cubist landscape graphite pencil drawing

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Beek – 23-06-24

What’s Next?

This graphite pencil drawing ‘Beek – 26-06-24’ is a carefully combined and planned mixture of impressionism and cubism. What do you think of it? Let me put down some words in order to explain what my goal was. In the recent past I did a lot of quick impressionist sketches on A6 and A5 size paper. Last one was ‘Hortus Botanicus – 26-05-24’. Then I worked with full force to complete my oil painting ‘Venus Lamenting – 14-06-24’. After that I didn’t feel like sketching and painting for an instance. There was enough work to do with regard to website maintenance. Sometimes I envie people like Van Gogh and Cézanne who didn’t had to do their own marketing. Anyway, after a week I got into the mood of creating again. However, I asked myself whether I wanted to go back to sketching on small format paper or not.

Combination of Impressionism & Cubism

Maybe do another A4 size landscape like so many in the past. Then I remembered the fun of making ‘Estate Oosterbeek – 31-03-20 (Sold)’. That one I found to be a succesful combination of realist, impressionist and cubist elements. Next to this I also had this wonderful scenery in mind. Located in one of my favorite places to be: Beek-Ubbergen, Gelderland, Netherlands. In the center there is this charming little church called the ‘Bartholomeuskerkje’ I drew back in 2020. On one of my frequent trips to the place I came across it once again. Suddenly I was caught by a glimpse into the St. Bartholomaeuskerk situated behind the smaller church. The very spot had it all: plenty of leaves, architectural structures. Also a great division between light and dark.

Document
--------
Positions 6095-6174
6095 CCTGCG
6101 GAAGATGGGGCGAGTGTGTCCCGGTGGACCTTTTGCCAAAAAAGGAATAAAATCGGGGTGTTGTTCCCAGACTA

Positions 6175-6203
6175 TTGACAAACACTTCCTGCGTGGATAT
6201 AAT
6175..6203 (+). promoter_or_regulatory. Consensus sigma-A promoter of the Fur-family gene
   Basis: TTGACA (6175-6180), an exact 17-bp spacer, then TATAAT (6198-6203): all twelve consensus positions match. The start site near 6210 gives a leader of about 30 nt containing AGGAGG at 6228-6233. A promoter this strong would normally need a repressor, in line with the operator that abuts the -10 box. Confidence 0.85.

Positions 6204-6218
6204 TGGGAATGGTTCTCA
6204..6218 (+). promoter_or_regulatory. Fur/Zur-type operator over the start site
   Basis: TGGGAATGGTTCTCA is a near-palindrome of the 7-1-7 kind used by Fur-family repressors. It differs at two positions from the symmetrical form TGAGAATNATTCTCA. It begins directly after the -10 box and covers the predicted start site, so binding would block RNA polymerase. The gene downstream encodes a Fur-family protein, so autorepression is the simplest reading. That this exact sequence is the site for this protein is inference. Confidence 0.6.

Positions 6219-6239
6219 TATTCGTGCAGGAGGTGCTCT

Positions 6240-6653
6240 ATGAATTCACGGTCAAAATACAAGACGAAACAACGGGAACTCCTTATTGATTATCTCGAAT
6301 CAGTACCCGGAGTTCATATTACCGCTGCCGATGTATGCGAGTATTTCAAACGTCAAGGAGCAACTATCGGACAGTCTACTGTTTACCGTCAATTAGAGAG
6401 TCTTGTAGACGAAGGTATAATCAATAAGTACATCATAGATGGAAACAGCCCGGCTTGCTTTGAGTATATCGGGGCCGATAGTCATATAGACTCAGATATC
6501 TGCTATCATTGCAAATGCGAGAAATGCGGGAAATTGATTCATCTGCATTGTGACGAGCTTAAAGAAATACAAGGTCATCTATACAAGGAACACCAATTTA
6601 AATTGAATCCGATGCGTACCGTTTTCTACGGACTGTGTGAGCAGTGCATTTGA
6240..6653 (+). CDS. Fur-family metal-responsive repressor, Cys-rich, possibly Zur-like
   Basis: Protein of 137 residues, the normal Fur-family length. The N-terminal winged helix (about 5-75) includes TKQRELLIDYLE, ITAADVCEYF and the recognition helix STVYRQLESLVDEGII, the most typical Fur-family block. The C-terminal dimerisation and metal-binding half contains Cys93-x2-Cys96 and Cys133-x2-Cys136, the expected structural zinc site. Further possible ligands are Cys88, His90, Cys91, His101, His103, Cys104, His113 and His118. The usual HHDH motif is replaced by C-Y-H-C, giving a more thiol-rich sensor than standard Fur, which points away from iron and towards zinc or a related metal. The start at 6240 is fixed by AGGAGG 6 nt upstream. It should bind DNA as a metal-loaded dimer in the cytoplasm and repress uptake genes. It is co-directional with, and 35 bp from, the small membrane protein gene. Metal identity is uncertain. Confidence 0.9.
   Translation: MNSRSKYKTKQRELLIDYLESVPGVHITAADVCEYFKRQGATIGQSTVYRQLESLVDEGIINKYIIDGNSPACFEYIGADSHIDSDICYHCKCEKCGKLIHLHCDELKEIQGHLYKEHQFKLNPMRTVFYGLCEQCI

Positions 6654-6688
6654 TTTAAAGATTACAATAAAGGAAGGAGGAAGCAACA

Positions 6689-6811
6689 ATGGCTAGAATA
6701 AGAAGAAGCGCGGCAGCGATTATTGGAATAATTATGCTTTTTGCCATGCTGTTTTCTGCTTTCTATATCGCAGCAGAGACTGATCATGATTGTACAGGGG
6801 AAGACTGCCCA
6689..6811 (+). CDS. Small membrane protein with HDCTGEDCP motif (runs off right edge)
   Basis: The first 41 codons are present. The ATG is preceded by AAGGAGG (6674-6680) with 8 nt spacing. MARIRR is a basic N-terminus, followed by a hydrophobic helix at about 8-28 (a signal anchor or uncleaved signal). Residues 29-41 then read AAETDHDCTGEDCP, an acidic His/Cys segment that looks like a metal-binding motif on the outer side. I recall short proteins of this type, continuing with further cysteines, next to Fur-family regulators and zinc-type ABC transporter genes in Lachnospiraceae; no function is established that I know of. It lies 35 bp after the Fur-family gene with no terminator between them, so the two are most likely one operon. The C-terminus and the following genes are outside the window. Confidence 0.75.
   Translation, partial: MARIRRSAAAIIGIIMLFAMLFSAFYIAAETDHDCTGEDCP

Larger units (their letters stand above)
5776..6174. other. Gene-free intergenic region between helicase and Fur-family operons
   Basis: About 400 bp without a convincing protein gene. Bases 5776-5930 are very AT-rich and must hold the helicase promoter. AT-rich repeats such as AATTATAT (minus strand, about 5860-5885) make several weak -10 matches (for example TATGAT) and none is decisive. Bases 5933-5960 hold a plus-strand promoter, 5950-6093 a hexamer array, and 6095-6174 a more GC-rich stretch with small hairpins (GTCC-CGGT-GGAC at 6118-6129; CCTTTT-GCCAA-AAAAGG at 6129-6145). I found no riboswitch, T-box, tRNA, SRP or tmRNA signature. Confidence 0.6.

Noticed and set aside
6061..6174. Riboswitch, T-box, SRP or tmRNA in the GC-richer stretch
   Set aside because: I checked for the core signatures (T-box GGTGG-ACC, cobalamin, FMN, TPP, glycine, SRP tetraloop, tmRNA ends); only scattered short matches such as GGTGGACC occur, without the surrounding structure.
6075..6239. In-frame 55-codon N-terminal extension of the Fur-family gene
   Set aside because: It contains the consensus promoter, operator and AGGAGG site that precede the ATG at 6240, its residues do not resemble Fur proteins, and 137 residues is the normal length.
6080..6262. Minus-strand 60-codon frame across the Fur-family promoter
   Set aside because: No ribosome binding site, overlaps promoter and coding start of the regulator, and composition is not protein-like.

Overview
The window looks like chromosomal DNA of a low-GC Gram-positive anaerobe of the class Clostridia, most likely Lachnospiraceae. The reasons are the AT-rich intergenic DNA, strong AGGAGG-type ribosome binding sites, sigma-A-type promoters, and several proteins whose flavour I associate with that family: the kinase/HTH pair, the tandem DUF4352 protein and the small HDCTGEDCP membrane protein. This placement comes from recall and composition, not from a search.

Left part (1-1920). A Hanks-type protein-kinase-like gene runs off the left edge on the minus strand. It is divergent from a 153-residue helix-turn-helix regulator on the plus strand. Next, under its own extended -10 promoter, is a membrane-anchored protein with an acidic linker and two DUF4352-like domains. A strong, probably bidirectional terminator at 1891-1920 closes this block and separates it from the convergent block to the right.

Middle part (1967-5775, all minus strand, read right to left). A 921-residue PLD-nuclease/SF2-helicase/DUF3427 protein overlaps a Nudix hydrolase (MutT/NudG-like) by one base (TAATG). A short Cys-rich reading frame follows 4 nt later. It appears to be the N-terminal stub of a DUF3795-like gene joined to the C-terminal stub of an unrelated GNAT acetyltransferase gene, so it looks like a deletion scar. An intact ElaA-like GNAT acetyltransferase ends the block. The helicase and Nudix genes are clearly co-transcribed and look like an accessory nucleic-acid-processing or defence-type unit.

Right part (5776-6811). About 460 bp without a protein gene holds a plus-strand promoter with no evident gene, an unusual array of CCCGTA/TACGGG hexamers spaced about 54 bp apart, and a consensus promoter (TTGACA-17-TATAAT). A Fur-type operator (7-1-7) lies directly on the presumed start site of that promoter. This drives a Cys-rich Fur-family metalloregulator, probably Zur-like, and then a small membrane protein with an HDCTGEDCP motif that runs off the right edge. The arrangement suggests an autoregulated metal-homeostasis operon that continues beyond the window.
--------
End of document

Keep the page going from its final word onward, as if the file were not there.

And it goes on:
Abstraction of the Foliage

Aforementioned Oosterbeek drawing popped into my mind without any effort really. More a hunch that entered my mind actually. These things happens. Variation is the spice of life and this time also the balance between styles came naturally. The stress lies on the abstraction of the foliage. The tree in the left and the plants in the lower right corner blocked in the churches quite nicely. The churches are a bit realistic though so both styles can be interpreted from your own point of view. That is to say: the realism make the abstracted plants and trees plausible. Do you agree?

Pitt Graphite Matt pencil (Faber-Castell, 14B) drawing on Canson Bristol paper (21 x 29,7 x 0.1 cm)

Artist: Corné Akkers